Human skin tissue, genetically reprogrammed into human-induced pluripotent stem cells (hiPSCs) , was able to inject the cells into rat hearts and get new heart tissue integrated to the rat hearts.
For the first time scientists have succeeded in taking skin cells from heart failure patients and reprogramming them to transform into healthy, new heart muscle cells that are capable of integrating with existing heart tissue.
The research, which is published online today (Wednesday) in the European Heart Journal , opens up the prospect of treating heart failure patients with their own, human-induced pluripotent stem cells (hiPSCs) to repair their damaged hearts. As the reprogrammed cells would be derived from the patients themselves, this could avoid the problem of the patients' immune systems rejecting the cells as "foreign". However, the researchers warn that there are a number of obstacles to overcome before it would be possible to use hiPSCs in humans in this way, and it could take at least five to ten years before clinical trials could start.
I think we need a legal environment that allows a more aggressive approach to human trials. For someone within 5 years of dying from heart failure the risks (notably cancer) of therapy using hiPSC should be weighed against otherwise inevitable death from heart failure.
The stem cells were derived from older patients with heart disease. This demonstrates a patient's own cells could be reprogrammed to restore damaged tissue.
Recent advances in stem cell biology and tissue engineering have enabled researchers to consider ways of restoring and repairing damaged heart muscle with new cells, but a major problem has been the lack of good sources of human heart muscle cells and the problem of rejection by the immune system. Recent studies have shown that it is possible to derive hiPSCs from young and healthy people and that these are capable of transforming into heart cells. However, it has not been shown that hiPSCs could be obtained from elderly and diseased patients. In addition, until now researchers have not been able to show that heart cells created from hiPSCs could integrate with existing heart tissue.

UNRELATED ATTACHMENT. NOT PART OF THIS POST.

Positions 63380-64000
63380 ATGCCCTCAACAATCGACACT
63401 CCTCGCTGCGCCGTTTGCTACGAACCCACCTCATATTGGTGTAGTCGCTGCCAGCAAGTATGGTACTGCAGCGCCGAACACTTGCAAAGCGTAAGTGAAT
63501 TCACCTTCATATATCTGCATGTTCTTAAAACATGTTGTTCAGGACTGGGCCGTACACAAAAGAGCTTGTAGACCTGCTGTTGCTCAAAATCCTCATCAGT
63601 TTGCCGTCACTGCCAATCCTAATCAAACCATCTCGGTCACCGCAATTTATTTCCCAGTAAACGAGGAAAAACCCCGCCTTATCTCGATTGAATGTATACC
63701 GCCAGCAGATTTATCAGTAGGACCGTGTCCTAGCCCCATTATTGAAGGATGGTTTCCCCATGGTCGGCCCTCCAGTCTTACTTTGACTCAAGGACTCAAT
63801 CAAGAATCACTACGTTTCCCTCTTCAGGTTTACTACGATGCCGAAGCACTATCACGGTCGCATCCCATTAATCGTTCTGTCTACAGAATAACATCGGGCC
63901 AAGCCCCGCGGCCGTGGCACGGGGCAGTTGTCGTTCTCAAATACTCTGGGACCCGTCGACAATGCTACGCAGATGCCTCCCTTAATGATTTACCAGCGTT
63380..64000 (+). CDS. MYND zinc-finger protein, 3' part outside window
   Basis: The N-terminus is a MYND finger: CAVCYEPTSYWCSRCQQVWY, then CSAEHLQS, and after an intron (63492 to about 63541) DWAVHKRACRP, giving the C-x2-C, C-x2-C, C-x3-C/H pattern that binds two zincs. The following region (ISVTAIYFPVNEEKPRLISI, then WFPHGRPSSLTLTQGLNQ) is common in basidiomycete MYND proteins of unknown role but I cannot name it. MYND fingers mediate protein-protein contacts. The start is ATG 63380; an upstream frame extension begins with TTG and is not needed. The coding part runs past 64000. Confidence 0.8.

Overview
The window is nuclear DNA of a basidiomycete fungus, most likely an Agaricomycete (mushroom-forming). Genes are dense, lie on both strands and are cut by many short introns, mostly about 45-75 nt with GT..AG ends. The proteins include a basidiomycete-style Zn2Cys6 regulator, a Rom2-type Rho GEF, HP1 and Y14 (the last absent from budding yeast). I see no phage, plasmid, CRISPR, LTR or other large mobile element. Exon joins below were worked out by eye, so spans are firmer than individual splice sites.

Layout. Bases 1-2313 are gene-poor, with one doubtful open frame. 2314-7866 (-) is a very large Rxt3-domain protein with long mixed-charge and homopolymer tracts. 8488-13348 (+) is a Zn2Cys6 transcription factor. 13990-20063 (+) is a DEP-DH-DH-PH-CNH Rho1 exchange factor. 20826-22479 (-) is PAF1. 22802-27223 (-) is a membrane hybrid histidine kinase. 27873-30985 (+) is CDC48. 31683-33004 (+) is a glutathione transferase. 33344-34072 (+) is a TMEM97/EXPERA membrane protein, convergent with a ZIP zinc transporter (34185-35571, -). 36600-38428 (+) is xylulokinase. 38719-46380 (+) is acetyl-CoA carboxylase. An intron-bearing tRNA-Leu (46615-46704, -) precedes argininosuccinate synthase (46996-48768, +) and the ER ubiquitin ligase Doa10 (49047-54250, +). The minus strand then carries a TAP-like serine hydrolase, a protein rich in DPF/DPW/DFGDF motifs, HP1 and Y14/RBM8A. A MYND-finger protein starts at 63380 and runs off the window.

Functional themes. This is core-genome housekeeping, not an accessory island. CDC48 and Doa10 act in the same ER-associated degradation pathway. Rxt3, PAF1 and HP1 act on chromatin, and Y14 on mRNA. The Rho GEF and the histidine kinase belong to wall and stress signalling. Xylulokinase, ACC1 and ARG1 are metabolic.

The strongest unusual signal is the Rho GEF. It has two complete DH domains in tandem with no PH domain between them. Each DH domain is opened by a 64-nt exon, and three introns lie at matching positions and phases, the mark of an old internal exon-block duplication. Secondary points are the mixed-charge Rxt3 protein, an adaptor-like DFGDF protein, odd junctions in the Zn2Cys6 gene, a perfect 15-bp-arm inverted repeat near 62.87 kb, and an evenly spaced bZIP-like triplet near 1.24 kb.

The danger is that the reprogrammed cells will become cancerous. But if you otherwise have but a few years left to live you should be allowed to throw the dice and try a stem cell therapy.
Ms Limor Zwi-Dantsis, who is a PhD student in the Sohnis Research Laboratory, Prof Gepstein and their colleagues took skin cells from two male heart failure patients (aged 51 and 61) and reprogrammed them by delivering three genes or "transcription factors" (Sox2, Klf4 and Oct4), followed by a small molecule called valproic acid, to the cell nucleus. Crucially, this reprogramming cocktail did not include a transcription factor called c-Myc, which has been used for creating stem cells but which is a known cancer-causing gene.
"One of the obstacles to using hiPSCs clinically in humans is the potential for the cells to develop out of control and become tumours," explained Prof Gepstein. "This potential risk may stem from several reasons, including the oncogenic factor c-Myc, and the random integration into the cell's DNA of the virus that is used to carry the transcription factors – a process known as insertional oncogenesis.
The researchers think we are still 5-10 years away from clinical trials of this approach. I think shows how the regulatory and legal environment causes an excessively conservative and slow approach to development of revolutionary therapies.
|Share |||Randall Parker, 2012 May 24 10:08 PM Biotech Heart Cardiovascular|